I heard that a Filipino restaurant owner billed a P50 order of chicken adobo for P100 or more for American servicemen who relished the delicacy despite of the catered American food at their air-conditioned huge tents cum mess hall.
I learned from a source there that even without the Balikatan, once in awhile a squadron of F-16 Falcons or F/A-18 Hornet jets landed at Clark and stayed there for a while unknown to the Philippine media. (more…)

May 21, 2015 at 9:45 pm Leave a comment

Mayor Mencias: No copy from Ombudsman


By Virgilio Sar. Maganes
ALCALA- Mayor Ryan Paolo V. Mencias of this agricultural town in the 5th District said his office is still waiting for copies of the complaint filed by a certain Manuel Tolentino on the use of tobacco excise tax before the Office of the Ombudsman.
In an interview by Northern Watch recently, Mayor Mencias said he cannot comment on the complaint since he was only informed about it through a “press release” issued by Tolentino.
“We have to look into the details of the said complaint once we get copies ( of the complaint) from Ombudsman. I was informed that the principal respondent was former Mayor (Manuel) Collado who has finished his term in 2013 and the complaint was from 2010 to 2013. I was included in the complaint being the vice mayor during those years together with the members of the Sangguniang Bayan and department heads,” Mayor Mencias said.
He said he’s wondering why Tolentino has filed a case against Mayor Collado and the former municipal officials only now that 2016 elections is fast approaching.
“As far as I recall, the tobacco excise tax share of Alcala was used properly. All projects were included in our annual investments plan (AIP) that was approved by the Sangguniang Panlalawigan. I have yet to read the details of the complaint,” he said.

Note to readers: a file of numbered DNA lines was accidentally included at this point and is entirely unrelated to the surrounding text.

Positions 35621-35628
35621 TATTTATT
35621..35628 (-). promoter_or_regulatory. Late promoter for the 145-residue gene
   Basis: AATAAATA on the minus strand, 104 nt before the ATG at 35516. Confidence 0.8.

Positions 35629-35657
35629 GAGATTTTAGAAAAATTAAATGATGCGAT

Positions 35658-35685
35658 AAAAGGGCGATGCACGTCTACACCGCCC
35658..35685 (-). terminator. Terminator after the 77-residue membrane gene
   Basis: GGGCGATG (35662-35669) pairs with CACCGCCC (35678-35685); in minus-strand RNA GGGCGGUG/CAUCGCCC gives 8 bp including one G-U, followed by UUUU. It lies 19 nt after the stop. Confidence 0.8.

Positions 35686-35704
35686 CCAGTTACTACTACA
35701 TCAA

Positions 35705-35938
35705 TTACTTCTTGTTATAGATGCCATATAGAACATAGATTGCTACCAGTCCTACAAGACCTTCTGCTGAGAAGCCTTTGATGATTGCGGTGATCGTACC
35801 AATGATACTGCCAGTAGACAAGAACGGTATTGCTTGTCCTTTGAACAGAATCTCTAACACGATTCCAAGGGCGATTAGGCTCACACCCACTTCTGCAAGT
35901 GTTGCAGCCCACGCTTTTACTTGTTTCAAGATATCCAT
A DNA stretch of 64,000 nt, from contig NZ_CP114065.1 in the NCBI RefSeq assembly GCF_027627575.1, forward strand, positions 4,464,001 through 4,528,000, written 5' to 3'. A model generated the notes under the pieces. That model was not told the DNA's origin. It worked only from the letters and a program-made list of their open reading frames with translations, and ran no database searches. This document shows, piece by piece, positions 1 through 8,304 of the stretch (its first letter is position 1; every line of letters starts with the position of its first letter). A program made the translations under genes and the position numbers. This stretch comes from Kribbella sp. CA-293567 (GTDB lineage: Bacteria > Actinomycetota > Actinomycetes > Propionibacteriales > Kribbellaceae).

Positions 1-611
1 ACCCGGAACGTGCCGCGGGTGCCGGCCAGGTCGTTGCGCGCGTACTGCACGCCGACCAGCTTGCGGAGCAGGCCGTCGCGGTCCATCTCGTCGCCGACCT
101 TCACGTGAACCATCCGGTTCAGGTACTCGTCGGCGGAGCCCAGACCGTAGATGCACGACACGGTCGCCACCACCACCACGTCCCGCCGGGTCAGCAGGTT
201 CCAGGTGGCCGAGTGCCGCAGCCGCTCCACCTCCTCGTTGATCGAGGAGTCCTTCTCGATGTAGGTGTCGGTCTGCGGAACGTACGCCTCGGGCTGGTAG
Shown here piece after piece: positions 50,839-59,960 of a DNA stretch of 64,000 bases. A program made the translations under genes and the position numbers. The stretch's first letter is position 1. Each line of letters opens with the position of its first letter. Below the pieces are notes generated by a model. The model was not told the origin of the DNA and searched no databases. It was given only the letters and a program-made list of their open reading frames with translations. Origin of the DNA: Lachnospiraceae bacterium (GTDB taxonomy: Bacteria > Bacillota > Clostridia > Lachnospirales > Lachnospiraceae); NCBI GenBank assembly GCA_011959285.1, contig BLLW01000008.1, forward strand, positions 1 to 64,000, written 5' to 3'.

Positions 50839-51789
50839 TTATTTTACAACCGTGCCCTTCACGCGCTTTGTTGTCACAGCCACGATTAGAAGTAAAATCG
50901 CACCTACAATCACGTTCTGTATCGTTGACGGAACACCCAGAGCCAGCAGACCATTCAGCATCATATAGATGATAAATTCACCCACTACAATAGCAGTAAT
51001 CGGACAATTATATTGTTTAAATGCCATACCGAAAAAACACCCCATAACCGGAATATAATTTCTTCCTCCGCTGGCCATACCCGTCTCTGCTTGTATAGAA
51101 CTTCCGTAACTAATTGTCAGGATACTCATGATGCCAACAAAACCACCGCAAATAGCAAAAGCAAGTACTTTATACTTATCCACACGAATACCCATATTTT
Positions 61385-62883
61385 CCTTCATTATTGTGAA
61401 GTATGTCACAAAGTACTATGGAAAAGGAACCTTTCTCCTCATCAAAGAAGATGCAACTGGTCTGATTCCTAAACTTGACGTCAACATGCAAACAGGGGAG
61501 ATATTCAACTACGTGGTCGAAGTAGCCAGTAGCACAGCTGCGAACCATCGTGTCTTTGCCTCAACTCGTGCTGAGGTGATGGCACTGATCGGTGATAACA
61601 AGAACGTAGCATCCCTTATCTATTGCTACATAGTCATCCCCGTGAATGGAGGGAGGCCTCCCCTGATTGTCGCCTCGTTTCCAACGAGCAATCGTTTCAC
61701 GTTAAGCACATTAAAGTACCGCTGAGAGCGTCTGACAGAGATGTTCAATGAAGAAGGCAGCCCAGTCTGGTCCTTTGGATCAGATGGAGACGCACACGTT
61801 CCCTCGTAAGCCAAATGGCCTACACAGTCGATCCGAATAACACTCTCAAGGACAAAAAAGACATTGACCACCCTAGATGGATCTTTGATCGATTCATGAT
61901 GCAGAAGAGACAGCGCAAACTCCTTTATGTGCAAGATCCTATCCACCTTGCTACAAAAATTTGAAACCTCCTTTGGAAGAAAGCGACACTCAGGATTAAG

Tolentino, who organized the Save Alcala Movement, ran for municipal mayor of this town in 2013 against Mencias, (more…)

May 21, 2015 at 9:43 pm Leave a comment

Lingayen Gulf: From rich to poor fishing area

By Yolanda Sotelo

SAN FERNANDO CITY – In 1949, just when the Philippines was recovering from the ravishes of war, residents of towns facing Lingayen Gulf turned to the body of water for their protein needs. Then, the gulf was rich with resources and offered an abundance of fish. The harvest was of high “quality,” too, like large fishes like groupers, snappers, sharks and rays that are now considered high value species.

This was shown in a study of the gulf by the United States Fishery and Wildlife Service conducted 66 years ago, said Geronimo Silvestre, chief of party of the EcoFish or the Ecosystems Improved for Sustainable Fisheries (Ecofish) project of the United States Agency for International Development (USAID) and the Bureau of Fisheries and Aquatic Resources (BFAR) Ilocos office.